In using the phrase "the state's chip" (line 29), the author of passage A most clearly means to refer to a government's

Alexandra on July 21 at 02:25AM

Can you explain B vs. A

Why B over A

1 Reply

Shunhe on July 21 at 05:33PM

Hi @alliehall21,

Thanks for the question! So we’re asked here for what “the state’s chip” means in line 29 of passage A, so we should go to that line and read above and below it in order to get the full context. In the lines above, we’re being told that blackmail victims are paying to avoid being harmed by persons other than a blackmailer in the lines above. This is why blackmail depends on a third party. And in the example given, a blackmailer is threatening to turn in a criminal unless the criminal pays the blackmailer money. When doing so, the blackmailer is bargaining with the state’s chip. So the state is the third party here. And what is this chip that belongs to the state? What does the state have to do with this transaction that would make the criminal fear the state? Well, it’s the state’s natural, legitimate interest in knowing about crimes so that it can go on and prosecute them! That’s what the blackmailer is using as leverage on the criminal; the criminal doesn’t want the state to know about their crimes, or else the state might prosecute them. And that’s what (B) gets at, which is why it’s the correct answer.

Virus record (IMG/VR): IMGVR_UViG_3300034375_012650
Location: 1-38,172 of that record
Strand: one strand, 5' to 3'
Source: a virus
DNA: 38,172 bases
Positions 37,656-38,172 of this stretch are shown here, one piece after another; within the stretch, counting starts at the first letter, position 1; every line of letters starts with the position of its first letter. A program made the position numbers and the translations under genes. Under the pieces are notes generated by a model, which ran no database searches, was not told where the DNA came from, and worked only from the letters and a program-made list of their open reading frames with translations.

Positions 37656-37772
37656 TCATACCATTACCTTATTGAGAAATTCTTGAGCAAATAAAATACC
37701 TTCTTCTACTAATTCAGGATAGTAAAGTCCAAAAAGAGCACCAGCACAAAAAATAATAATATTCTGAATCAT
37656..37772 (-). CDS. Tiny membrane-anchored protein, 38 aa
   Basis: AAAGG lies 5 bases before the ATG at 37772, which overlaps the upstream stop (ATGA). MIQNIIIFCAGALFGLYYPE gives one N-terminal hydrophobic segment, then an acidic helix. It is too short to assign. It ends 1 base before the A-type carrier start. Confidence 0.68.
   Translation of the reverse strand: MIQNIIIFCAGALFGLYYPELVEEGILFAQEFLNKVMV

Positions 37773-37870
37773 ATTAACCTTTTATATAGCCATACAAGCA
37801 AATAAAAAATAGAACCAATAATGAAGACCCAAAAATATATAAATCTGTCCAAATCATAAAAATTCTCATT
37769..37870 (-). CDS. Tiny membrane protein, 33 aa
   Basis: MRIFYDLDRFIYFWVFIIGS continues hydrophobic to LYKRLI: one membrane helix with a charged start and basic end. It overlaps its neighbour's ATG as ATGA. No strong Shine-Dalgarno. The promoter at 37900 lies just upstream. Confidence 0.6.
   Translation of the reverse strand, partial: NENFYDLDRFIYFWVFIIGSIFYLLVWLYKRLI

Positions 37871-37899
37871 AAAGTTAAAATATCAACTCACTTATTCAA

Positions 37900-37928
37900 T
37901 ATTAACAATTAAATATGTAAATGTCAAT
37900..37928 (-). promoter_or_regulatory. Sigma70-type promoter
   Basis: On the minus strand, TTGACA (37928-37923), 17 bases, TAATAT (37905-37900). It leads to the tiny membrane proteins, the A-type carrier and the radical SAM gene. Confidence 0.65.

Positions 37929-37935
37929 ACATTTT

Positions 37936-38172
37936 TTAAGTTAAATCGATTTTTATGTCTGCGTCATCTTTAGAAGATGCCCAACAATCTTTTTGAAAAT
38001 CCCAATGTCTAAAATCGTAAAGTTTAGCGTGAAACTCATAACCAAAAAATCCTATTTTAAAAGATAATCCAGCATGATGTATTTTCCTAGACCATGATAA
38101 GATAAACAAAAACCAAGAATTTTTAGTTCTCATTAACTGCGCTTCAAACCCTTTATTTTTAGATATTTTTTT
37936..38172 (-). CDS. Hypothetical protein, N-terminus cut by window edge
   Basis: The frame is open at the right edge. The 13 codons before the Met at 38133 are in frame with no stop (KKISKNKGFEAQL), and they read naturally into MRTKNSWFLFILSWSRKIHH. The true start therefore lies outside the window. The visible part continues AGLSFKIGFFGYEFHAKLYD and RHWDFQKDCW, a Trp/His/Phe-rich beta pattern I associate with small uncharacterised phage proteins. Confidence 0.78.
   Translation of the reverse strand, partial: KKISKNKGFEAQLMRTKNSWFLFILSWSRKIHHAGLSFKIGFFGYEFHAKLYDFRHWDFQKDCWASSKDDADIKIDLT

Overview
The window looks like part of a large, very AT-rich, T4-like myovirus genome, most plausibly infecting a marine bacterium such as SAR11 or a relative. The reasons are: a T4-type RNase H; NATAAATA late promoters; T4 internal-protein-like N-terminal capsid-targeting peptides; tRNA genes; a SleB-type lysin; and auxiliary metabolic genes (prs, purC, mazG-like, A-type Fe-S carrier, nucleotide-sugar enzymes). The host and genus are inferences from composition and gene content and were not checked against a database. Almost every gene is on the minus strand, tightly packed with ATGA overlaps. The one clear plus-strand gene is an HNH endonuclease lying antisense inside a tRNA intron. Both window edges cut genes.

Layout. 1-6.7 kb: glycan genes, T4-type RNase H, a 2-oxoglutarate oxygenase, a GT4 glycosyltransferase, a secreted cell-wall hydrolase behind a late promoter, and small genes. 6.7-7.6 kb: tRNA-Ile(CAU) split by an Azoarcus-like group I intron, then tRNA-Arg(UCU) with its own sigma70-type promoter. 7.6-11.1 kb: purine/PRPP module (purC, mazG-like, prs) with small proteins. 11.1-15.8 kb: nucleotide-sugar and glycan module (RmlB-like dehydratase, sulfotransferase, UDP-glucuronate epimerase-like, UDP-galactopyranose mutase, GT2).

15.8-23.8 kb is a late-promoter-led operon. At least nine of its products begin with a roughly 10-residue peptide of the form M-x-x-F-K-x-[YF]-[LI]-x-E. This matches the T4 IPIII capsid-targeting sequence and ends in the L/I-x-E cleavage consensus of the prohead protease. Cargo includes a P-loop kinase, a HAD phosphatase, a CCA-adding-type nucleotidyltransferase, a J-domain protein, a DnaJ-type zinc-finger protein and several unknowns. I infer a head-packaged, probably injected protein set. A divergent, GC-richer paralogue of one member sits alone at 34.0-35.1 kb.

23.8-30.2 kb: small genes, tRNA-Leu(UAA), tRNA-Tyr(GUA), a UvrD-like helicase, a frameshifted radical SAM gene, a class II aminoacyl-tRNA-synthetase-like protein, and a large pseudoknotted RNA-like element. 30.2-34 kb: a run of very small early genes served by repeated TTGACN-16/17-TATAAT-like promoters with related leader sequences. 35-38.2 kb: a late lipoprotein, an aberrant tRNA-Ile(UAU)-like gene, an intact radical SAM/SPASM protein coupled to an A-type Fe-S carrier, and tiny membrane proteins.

(A), on the other hand, tells us that the state’s chip is its legal authority to determine what actions are crimes. This is close, but not quite there. Is what the criminal fears the state’s authority to say what is and isn’t a crime? No, the criminal has already done something defined as a crime! What the criminal fears is facing the consequences of having done that crime, and not the state’s ability to call it a crime or not. That’s why (A) is wrong.

Hope this helps! Feel free to ask any other questions that you might have.